A defamation suit against New York City Comptroller Scott Stringer was dismissed in Manhattan Supreme Court Monday, and the plaintiffs were hit with a $5,000 sanction for filling a frivolous lawsuit.
Supreme Court Justice James d’Auguste said his warnings to the company, Metrosearch Recoveries, and its owner, Trenk & Trenk name attorney Daniel Trenk, that the suit was frivolous and likely to be dismissed went unheeded.
“[T]he court provided Metrosearch with an ample opportunity to withdraw the case without negative repercussion of being sanctioned,” d’Auguste wrote, noting that plaintiff’s original counsel had withdrawn from the suit. Despite the fact Metrosearch is not actually licensed in New York to do business, the company “proceeded forward with the instant litigation claiming that its New York targeted business activities were damaged.”
The suit, Metrosearch Recoveries v. The City of New York, arose from public comments made by Stringer after his office discovered Metrosearch reached out to individuals who the Comptroller’s Office said publicly were eligible for a portion of nearly $4 million in unpaid prevailing wages.
In his decision, d’Auguste said Metrosearch “misleadlingly informed” the workers that it was “fulfilling a request made by the Comptroller. “[H]aving cloaked themselves in this quasi-authority” Metrosearch “falsely stated” that the assistance it provided would cost the workers 20 percent of the funds recovered.
When Stringer’s office discovered the attempts, it sent a cease and desist letter, and issued a press release calling Metrosearch “nothing more than a bunch of hustlers trying to shake down hard working New Yorkers.”
Metrosearch filed a defamation suit over the statements and others, as well as, “surprisingly” according to d’Auguste, a tortious interference suit, despite an “absence of New York contacts.”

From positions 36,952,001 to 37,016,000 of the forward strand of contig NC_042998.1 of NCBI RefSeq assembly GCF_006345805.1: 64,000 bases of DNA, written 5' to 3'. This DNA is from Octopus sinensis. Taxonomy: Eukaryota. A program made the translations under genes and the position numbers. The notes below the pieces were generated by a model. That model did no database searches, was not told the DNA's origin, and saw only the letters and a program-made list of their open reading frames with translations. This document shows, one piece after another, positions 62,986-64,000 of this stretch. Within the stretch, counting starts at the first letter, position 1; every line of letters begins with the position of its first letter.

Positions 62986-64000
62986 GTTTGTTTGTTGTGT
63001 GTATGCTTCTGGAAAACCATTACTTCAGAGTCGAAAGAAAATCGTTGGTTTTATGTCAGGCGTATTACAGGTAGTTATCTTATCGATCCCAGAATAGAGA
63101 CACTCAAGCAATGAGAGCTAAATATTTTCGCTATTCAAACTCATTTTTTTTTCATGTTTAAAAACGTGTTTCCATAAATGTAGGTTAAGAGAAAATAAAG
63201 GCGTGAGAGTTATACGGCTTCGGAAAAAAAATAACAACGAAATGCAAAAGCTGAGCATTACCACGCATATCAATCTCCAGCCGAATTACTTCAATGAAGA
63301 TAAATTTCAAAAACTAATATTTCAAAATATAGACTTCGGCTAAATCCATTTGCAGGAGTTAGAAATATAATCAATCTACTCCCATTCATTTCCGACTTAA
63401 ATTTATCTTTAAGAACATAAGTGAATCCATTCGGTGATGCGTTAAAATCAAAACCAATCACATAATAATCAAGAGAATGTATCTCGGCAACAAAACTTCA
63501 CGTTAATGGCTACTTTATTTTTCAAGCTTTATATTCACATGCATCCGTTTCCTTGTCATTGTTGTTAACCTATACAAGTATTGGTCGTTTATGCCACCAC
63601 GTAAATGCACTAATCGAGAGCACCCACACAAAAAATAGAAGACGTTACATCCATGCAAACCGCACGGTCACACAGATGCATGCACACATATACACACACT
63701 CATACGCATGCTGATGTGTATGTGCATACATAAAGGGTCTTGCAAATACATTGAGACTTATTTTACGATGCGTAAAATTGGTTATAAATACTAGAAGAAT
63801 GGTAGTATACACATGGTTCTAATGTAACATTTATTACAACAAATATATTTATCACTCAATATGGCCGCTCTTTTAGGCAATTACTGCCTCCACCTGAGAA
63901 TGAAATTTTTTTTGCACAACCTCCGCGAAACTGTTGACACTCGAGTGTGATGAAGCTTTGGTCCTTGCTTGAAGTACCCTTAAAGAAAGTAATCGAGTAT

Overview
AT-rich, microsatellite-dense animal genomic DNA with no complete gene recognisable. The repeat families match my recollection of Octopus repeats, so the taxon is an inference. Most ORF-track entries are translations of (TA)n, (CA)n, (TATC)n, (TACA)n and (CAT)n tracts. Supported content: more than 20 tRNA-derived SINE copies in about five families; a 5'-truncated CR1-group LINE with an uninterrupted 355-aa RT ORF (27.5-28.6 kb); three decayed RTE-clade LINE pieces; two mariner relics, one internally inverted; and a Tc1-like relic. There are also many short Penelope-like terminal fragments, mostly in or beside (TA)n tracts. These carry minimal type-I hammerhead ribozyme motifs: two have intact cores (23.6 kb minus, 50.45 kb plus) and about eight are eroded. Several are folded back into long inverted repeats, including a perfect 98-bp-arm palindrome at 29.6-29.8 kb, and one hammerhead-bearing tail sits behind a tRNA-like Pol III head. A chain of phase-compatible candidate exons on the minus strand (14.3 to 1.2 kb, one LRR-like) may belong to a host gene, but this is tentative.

Stringer’s statement were protected by both absolute and qualified privilege, d’Auguste found. The comments were “addressing specific misconduct” by Metrosearch over its misleading statements about working with the Comptroller’s Office and the required 20 percent to obtain the money illegally withheld from workers in the first place.
“The comptroller was performing the duties of his office, and acting in the public interest, by informing members of the public of Metrosearch’s potentially fraudulent or misleading statements,” the judge wrote.
With the defamation claims dismissed, d’Auguste likewise dismissed the tortious interference “because no underlying or independent tort has been alleged.” What business contracts that could have been impacted were “not wrongly harmed by the Comptroller’s statements, but because Metrosearch engaged in its own misconduct,” he added.
In an emailed statement, Metrosearch’s owner Trenk said, “When a judge takes the time to write a scathing 19-page decision to dismiss a case on summary judgment, it means there are clearly issues of fact in dispute. The judge is deciding all the issues of fact without allowing the case to go to trial and it is a clear abuse of judicial power.”
A spokesman for Stringer’s office declined to comment.
|@ B. Colby Hamilton is a litigation reporter for the New York Law Journal and Law.com. Contact Colby at email@example.com. On Twitter: @bcolbyhamilton.